Triboelectricity is a commonly observed phenomenon in day-to-day life, it occurs when two surfaces contact or rub against each other to generate static charge, a classic example being rubbing a balloon and sticking it to the wall.
Triboelectric Nanogenerators (TENGs) utilise the generation of static charge to effectively convert mechanical energy in to electrical energy. These devices have exhibited the potential to generate high power outputs at high efficiency and low cost. TENGs have been successfully demonstrated as a suitable option for applications in energy harvesting as well as self-powered sensors, paving the way for smart textiles.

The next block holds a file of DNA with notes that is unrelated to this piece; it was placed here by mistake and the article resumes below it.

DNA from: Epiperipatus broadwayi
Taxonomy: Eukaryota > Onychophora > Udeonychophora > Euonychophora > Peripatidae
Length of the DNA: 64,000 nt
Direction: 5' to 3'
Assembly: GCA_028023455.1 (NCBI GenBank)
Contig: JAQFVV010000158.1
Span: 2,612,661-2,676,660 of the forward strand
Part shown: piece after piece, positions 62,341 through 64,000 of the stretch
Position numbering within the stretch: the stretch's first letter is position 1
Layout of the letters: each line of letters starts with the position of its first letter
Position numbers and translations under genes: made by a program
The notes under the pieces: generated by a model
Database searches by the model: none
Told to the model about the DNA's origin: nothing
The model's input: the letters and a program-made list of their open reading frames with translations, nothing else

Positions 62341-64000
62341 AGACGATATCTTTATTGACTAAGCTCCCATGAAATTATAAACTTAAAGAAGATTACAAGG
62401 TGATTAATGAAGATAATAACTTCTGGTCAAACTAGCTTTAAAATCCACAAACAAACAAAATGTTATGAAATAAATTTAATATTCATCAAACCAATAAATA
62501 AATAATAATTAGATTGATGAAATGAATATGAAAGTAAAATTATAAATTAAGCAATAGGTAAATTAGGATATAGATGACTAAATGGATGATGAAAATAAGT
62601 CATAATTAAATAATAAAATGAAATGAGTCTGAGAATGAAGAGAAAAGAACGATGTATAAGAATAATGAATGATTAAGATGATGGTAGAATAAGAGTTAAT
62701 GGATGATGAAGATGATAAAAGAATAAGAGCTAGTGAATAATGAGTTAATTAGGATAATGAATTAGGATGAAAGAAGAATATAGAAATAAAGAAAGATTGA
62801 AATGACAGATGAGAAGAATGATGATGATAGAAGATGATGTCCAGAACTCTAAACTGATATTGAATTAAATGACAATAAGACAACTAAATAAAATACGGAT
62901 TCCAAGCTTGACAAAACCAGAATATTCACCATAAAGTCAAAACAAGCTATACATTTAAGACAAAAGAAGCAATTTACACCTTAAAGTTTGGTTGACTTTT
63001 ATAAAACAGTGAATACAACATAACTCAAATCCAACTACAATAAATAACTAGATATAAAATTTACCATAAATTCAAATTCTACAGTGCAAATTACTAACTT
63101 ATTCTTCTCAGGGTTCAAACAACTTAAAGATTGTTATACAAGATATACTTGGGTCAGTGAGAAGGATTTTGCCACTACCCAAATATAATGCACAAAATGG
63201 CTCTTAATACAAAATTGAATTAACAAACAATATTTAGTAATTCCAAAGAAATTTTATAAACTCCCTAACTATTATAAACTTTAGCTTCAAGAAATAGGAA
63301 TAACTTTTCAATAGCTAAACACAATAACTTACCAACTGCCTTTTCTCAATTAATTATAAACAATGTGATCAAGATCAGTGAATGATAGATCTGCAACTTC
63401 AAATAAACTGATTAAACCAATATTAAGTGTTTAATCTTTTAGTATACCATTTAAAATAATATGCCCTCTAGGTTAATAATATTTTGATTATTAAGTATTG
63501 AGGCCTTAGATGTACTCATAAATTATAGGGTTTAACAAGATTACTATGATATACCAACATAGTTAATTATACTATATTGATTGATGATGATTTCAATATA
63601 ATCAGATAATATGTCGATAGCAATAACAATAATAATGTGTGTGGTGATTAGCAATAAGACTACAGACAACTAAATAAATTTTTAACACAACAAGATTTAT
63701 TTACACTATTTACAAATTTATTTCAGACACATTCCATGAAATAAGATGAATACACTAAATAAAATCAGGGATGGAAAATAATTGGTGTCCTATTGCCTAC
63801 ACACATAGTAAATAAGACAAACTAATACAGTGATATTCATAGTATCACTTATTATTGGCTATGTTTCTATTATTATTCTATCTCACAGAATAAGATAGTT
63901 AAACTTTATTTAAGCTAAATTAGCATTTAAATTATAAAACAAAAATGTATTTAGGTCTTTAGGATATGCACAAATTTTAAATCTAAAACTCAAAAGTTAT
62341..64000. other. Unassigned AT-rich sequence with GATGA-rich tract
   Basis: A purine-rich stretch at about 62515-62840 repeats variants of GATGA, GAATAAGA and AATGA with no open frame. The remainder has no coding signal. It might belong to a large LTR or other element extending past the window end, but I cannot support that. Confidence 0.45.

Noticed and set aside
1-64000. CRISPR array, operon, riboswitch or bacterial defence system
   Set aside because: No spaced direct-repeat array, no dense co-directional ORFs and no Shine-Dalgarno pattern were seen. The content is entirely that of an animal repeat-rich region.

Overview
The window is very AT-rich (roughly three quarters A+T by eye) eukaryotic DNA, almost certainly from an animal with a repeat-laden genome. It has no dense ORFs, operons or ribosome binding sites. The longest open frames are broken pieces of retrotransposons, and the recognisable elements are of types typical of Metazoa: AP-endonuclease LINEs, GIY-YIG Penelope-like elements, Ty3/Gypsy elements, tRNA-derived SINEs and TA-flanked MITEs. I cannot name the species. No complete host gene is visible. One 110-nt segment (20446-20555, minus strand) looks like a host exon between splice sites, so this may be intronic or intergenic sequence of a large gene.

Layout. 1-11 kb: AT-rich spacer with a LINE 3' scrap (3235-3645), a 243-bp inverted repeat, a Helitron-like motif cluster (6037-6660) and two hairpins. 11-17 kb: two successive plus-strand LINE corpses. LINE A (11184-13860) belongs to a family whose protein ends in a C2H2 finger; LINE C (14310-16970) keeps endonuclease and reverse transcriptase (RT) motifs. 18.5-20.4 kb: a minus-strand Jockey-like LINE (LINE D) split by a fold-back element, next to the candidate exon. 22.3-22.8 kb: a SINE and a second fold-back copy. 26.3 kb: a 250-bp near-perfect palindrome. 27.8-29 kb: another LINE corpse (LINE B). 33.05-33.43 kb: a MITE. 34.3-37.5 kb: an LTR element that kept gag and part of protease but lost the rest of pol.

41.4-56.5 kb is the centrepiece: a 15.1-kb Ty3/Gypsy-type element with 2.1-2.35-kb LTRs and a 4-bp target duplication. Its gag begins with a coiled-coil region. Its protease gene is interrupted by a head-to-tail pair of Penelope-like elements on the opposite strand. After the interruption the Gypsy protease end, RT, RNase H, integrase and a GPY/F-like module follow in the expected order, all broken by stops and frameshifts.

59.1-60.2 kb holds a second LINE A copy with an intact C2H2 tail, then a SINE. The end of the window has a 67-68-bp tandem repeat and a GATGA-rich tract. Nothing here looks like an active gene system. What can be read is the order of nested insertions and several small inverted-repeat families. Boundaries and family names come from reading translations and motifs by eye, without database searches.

The NEC group at the ATI is investigating the fundamental sciences of TENGs as well as their potential applications. By employing custom built sub-micron precise automated motion control systems, and ultra-sensitive electrical characterisation units, we are performing high precision characterisations of these devices, allow us to further develop the necessary material advances required to meet the current consumer demands.
Some of our focus areas include:
- Theoretical study of the working principle of TENGs
- Characterization of the fundamental behaviour of different modes of TENG structures
- Enhancing of the power output of TENGs using nanomaterial-based modifications
- High efficient textile-based TENGs for wearable electronics
- Electrospun nanofibre TENGs